“There was not a lot of consensus around the table. People’s arms were crossed. It was like, ‘If you’re going to do that to me, I’m going to this to you,” he said. “It was the service-centric approach you would expect out of DoD. And there was a lot of dissatisfaction at the end, because the other teams had cut more deeply but they used that money to invest in new capabilities. These teams were sitting there saying, ‘Man, I wish we had that.'”
Identifying DoD’s ‘crown jewels’
But as far as what capabilities the military will need in the future, the teams had a fair amount of agreement. CSBA asked the experts to identify the military’s “crown jewel” priorities that shouldn’t be scaled back under any circumstances.
They unanimously agreed on several: Both offense and defensive cyber capabilities, special operations forces, undersea warfare platforms and a next-generation long-range strike bomber.
They also concurred that some programs would have to endure reduced funding, including the Pentagon’s most expensive weapons program, the F-35 Joint Strike Fighter.
“Their reasoning was that it might give time for the program to mature a little bit more before we proceed with full-scale procurement,” Gunzinger said. “One team cancelled the F-35 outright, reasoning that the new kinds of scenarios we have ahead of us in the Pacific with very long ranges and challenges to our forward bases give less support to short-range aircraft.”
Despite the wide divergence in approaches the teams took, they found other areas of commonality. For instance, Harrison said, under any approach to a half-trillion dollar budget reduction, the DoD civilian workforce is going to have to shrink.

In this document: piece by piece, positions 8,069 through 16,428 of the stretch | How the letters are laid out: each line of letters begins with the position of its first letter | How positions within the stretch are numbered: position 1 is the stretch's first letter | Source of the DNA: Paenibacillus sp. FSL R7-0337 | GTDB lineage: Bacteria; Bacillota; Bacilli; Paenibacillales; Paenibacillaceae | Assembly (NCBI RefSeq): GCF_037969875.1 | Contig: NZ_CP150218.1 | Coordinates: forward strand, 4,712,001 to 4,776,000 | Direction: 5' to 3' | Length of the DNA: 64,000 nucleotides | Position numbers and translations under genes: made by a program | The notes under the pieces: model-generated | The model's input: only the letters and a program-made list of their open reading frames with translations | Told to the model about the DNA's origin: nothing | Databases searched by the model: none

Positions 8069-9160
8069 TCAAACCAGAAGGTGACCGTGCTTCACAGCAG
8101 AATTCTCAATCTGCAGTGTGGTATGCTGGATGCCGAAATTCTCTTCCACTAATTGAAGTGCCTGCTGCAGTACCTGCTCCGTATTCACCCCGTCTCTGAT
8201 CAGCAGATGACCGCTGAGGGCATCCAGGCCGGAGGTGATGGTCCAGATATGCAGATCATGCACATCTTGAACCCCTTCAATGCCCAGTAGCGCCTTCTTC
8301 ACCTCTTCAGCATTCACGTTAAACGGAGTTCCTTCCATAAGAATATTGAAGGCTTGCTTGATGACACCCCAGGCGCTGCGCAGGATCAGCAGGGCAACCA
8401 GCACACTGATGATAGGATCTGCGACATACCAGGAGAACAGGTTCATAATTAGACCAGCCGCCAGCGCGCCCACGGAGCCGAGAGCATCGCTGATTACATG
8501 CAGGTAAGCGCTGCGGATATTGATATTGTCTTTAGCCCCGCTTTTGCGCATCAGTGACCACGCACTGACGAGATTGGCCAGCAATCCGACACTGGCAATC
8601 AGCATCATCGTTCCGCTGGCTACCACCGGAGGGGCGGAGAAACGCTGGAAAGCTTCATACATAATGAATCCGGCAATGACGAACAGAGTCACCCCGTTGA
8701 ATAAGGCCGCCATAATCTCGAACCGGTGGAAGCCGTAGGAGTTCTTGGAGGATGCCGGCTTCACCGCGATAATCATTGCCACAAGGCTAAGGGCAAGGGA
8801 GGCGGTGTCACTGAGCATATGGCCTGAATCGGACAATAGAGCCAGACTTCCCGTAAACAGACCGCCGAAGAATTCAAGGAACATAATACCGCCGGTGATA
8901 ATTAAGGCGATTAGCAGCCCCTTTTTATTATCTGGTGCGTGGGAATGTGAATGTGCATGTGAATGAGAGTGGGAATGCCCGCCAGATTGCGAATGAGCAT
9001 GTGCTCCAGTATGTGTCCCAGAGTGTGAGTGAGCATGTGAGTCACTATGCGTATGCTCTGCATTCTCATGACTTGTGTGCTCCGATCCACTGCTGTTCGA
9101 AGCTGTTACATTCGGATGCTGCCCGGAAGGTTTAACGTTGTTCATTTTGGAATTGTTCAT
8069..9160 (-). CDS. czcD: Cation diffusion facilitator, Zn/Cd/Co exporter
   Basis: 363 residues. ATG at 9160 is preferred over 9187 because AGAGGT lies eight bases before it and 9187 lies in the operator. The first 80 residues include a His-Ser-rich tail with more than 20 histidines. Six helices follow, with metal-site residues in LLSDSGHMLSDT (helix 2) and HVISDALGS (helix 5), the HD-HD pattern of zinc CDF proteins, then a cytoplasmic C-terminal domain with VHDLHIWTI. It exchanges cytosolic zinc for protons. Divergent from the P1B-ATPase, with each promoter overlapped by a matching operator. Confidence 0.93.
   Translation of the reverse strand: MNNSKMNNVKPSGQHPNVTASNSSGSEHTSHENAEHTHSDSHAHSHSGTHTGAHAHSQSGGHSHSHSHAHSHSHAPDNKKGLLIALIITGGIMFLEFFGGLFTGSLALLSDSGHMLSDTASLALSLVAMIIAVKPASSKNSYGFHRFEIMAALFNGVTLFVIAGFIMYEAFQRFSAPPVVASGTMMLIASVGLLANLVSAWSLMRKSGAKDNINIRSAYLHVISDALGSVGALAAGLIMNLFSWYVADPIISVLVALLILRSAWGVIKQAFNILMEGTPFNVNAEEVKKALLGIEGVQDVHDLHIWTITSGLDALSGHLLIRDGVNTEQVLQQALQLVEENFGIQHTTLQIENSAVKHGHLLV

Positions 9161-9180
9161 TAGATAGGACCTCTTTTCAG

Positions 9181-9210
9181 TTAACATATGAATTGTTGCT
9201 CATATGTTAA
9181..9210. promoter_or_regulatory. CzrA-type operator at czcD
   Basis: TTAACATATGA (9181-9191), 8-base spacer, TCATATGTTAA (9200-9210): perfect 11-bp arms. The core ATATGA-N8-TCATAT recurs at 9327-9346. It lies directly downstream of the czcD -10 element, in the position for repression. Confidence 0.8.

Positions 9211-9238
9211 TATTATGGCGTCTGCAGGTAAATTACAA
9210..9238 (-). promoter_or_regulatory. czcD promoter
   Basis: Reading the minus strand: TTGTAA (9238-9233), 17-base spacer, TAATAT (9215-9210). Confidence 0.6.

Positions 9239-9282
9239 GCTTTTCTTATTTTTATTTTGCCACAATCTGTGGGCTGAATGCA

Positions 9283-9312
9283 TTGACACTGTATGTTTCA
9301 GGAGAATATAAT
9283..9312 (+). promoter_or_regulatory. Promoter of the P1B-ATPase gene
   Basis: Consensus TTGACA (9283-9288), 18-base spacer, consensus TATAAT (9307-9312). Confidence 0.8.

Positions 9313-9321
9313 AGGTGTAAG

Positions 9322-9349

“All of the teams made significant cuts, ranging from 20 to 40 percent reductions in the civilian workforce. I can’t necessarily say that’s part of a strategy, but it is something that all the teams went to when they needed more resources,” he said.
Gunzinger and Harrison said it’s not surprising that the teams found ways to cut DoD’s budget. After all, they said, that gradual $519 billion cut would be roughly in line with previous downturns in defense spending following the conclusion of wars. The interesting part, they noted in a report based on the exercise, was that at least a couple of teams found ways to start with a strategy and build a budget around it.
Gunzinger, who worked on strategy inside the Pentagon for 35 years, said the system is still not designed to allow that.
“The point still is that the services develop their [program operating memoranda] independently, and then they’re reviewed by the [Office of the Secretary of Defense] at the end of the budget process. So, there’s a lot of momentum behind those budget submissions already by the time they start to have the strategic choices discussion,” he said. “If you have that discussion up front, before the POMs are developed, it might actually drive some different investments.”
Picking budget winners first
Gunzinger and Harrison said the most important lessons learned from the budget study groups are that DoD needs to think about the military the nation will need a decade from now when it builds a budget, and it has to pick budget winners before it decides where to cut. To do that, it also needs to take a holistic view of military capabilities rather than letting each service set its own wish list in stone.
“If you want to begin with the end in mind, if you want to think ahead to the future and then work backwards into what you need to be doing today, that’s got to be a joint thing. You can’t have services doing it independently, it won’t work,” Harrison said. “If you want to pick the winners first, again, this has got to be a joint exercise from the beginning.”
“This isn’t just our opinion, this came out of the teams,” said Gunzinger. “We discussed the process and the way things were, and the teams acknowledged, ‘Gosh, that’s kind of not the way we do it today.'”